My vegetarian father told me to eat meat
Weird stuff happens
This is not a beautifully written piece of shit. This is a memory I have from my early teens, when my father was a pinnacle obstacle to clone his lifestyle.
At that time my dad was 42 years old or so. He was working for a big company and every weekend we spent our time together as a family, we had funny conversations about sports and life.
I was a great girl learning about how hard life can be and how people were engaging in difficult stuff as life hijacked their time.
It was kinda worrisome. I was tempted to elude all the fears, I felt like avoiding many of this thing by reading a lot, hitting hard and running like crazy when I could.
I had an exceptional precision, positioning tennis balls with all my strength and magic exactly in the place I wanted. At that point I wanted my life to work in the same way. Meticulously sharp.
It was at that time when I realized he had problems every time we went for lunch or dinner. He had to summon vegetarian dishes, like a wizard, ’cause as a roulette in the fair you didn’t know the faith of your luck. As a vegetarian man he had to have patience, and avoid at all costs thinking in a perfect dish. He was lucky to obtain a salad without tuna or ham, he was also lucky to find the eggs weren’t fried in the same oil than bacon…
… and I was lucky to learn tons about him.
One day, I was so impressed by his commitment for animal lives and wellbeing and the fortitude of his ideals that I wanted to be like him, a vegetarian.
I felt with all my heart I wanted to be clean of sin, or pain.
I asked him to teach me to stop eating meat, he listened to me and then he said.
You need to eat meat, you won’t stop now, you need those nutrients, and I cannot secure a good source of nutrition without that for you.
I was stunned, my mother was also there, and she was nodding. But she was the biggest fan of meat I have ever known, like ever. Off course, I was upset.
The upset girl and the lessons about nutrition and life.
I was so confused, why was my father telling me I needed meat, I couldn’t even try to become vegetarian and then feel the withdraw symptoms. I tried to find soft spots and force the vegetarianism in my life, but it was an impossible task.
A part of me felt my dad was a total jerk with contradictory speeches, and my mother was winning a silent war alongside the food market.
But it wasn’t until I was researching about how to balance my nutrition, sports and a healthy lifestyle that I became more aware about how difficult it was to find great food, having the sufficient intake of proteins, vitamins and fat. Also, it was extremely difficult not because of the lack of nutrients on food, it was difficult to measure, balance and structure a great diet for me and my siblings as we were growing up.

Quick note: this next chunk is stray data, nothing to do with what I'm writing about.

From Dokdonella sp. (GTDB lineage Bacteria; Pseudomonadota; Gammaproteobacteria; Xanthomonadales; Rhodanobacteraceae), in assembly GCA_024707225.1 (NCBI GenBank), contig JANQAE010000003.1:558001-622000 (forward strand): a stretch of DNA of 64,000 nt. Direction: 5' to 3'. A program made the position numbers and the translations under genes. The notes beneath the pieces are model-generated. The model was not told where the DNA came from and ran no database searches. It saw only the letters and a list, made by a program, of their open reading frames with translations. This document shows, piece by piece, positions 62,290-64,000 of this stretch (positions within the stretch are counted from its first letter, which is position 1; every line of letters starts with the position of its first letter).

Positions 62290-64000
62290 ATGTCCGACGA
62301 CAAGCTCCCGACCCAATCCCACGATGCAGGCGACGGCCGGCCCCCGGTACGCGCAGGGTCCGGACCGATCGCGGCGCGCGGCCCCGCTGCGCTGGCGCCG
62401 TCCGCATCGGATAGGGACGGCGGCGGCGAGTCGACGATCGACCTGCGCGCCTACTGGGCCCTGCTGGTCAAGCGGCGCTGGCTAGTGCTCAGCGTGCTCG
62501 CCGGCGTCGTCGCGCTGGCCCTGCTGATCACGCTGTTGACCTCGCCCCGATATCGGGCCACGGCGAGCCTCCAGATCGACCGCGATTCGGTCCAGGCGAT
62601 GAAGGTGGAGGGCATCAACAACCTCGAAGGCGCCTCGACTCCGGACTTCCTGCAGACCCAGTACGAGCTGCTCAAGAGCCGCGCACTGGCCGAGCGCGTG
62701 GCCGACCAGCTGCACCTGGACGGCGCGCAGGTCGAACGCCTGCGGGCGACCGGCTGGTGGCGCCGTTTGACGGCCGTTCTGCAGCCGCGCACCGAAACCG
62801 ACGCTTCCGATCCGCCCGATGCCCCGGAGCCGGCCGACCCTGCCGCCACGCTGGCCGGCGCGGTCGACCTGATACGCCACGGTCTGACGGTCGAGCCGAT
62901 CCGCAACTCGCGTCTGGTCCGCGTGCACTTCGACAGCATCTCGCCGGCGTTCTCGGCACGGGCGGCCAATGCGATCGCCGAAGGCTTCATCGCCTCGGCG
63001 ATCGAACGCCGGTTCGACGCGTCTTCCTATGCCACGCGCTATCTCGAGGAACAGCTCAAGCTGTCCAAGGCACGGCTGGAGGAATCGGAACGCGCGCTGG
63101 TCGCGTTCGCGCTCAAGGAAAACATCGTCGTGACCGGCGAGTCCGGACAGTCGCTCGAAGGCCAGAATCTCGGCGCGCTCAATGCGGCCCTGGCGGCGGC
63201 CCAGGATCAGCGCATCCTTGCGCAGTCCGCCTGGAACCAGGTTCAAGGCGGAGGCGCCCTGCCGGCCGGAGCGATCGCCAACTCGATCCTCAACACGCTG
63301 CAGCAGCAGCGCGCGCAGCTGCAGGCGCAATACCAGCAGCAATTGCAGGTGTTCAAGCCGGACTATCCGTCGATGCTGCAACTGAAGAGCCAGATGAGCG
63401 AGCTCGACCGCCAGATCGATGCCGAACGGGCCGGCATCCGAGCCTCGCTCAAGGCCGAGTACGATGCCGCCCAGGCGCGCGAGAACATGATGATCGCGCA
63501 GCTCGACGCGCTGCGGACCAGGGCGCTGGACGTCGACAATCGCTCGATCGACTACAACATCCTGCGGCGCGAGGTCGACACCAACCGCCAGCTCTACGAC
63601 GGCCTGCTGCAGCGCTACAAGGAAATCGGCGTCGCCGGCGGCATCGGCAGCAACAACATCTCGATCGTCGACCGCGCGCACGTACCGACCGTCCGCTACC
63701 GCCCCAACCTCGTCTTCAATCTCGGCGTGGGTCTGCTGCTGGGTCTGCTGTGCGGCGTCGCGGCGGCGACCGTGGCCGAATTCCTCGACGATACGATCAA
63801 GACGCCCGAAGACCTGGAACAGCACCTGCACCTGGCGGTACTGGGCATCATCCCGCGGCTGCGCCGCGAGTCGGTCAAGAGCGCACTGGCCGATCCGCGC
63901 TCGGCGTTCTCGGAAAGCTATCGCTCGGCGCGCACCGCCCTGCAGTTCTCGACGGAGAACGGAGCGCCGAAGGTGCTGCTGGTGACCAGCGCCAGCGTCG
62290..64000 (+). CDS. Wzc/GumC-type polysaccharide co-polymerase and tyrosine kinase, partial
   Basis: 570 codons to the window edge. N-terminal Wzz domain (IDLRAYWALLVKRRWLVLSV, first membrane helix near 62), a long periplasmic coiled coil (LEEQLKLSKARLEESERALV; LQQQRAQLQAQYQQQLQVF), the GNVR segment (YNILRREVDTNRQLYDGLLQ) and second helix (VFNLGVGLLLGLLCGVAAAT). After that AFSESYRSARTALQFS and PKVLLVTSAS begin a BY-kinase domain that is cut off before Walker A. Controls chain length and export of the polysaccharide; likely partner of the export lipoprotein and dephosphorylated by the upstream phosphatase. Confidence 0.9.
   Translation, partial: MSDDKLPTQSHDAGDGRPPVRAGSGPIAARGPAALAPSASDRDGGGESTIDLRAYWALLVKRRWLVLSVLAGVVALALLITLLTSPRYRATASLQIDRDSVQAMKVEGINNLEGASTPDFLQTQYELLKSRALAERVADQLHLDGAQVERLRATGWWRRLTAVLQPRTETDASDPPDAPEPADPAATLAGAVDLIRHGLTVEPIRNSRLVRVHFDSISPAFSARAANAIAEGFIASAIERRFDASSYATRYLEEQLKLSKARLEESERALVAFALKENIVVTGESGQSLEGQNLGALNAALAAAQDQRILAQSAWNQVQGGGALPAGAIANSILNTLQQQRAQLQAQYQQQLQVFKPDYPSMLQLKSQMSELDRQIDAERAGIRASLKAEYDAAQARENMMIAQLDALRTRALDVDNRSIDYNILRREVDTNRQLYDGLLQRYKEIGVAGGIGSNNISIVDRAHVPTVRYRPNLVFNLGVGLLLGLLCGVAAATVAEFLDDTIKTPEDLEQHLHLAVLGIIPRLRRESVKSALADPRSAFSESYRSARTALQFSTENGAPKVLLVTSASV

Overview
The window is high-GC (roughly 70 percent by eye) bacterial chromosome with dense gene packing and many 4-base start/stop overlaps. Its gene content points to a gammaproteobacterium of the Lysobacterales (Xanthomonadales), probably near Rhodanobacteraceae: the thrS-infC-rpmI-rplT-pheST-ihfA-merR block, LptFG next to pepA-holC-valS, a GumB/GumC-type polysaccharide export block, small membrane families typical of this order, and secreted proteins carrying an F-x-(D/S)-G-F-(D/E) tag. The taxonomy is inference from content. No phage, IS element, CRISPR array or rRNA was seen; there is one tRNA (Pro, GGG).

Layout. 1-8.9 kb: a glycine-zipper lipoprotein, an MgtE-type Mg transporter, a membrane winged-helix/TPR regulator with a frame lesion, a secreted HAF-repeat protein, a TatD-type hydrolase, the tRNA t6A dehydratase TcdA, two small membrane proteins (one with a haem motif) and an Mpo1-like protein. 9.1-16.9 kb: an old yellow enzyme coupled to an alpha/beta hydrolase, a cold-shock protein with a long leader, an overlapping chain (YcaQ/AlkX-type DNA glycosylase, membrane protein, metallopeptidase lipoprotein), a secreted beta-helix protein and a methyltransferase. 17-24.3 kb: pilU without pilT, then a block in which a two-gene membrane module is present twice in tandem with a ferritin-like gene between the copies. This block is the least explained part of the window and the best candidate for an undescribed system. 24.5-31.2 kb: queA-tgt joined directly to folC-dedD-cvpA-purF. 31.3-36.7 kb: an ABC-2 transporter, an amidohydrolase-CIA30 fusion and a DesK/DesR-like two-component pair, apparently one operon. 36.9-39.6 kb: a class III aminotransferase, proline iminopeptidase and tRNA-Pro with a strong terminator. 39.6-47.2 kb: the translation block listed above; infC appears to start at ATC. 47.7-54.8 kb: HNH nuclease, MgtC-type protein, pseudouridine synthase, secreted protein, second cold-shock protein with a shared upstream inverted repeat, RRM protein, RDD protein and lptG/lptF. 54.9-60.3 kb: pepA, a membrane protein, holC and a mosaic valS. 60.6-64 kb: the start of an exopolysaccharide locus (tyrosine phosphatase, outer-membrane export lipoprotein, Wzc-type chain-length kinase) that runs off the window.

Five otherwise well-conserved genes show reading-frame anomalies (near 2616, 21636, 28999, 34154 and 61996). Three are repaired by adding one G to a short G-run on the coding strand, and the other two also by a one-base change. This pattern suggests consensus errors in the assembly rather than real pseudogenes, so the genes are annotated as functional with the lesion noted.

We didn’t have internet at that time (not in the way we have it now), and most physicians or nutritionist didn’t have the willingness of teaching or researching for this purposes.
The following questions arose at that point:
- Did I have to eat supplements all the time?
- Did I have to exercise less?
- How could I live just with salads, beans and nuts without knowing any proportions or how to switch any of them in case I didn’t find them around me?
- How can I say I don’t eat meat when I’m outside home?
- Am I being stupid?
Later on, I was more understanding on my dad’s wishes, he didn’t have any way of measuring all this stuff, he didn’t have enough time to care about my food and how I was going to react to a new diet. Also, my parents couldn’t let me eat different from my brother and sister, they would start complaining and wanting to switch and try my luck, all in a riot style demonstration.
I didn’t want to feel special
My father told me when he saw me so sad about this, I could try once I was older and I had my own income, my own life and I had to choose my faith. He told me I wasn’t mean to animals, and he knew I was a total supporter of wildlife and cattle-stock fellas giving up life for me.
I felt powerless.
I didn’t want to feel special, but, as a pre-adolescent losing all the faith in your own decision power, wasn’t the happiest moment of my life.
Time helped me to recover my willingness to change, to understand and to discover so many ways I could become a better person. I didn’t realize until I was really old I could manage this disappointment, and become more resilient, diverse and optimistic. Still, my humor is dense, my opinions strong and my life flavorful.
Originally published at www.bcmty.org on November 13, 2015.